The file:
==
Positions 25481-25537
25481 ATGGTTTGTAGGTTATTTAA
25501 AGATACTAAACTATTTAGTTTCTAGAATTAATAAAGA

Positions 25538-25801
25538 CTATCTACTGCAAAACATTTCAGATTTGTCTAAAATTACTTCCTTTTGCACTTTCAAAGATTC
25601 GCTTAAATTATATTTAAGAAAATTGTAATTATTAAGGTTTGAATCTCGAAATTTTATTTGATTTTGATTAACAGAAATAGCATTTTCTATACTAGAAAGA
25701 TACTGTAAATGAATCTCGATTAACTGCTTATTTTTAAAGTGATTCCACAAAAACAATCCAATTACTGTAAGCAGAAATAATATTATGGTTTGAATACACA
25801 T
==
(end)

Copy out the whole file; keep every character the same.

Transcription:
Positions 25481-25537
25481 ATGGTTTGTAGGTTATTTAA
25501 AGATACTAAACTATTTAGTTTCTAGAATTAATAAAGA

Positions 25538-25801
25538 CTATCTACTGCAAAACATTTCAGATTTGTCTAAAATTACTTCCTTTTGCACTTTCAAAGATTC
25601 GCTTAAATTATATTTAAGAAAATTGTAATTATTAAGGTTTGAATCTCGAAATTTTATTTGATTTTGATTAACAGAAATAGCATTTTCTATACTAGAAAGA
25701 TACTGTAAATGAATCTCGATTAACTGCTTATTTTTAAAGTGATTCCACAAAAACAATCCAATTACTGTAAGCAGAAATAATATTATGGTTTGAATACACA
25801 T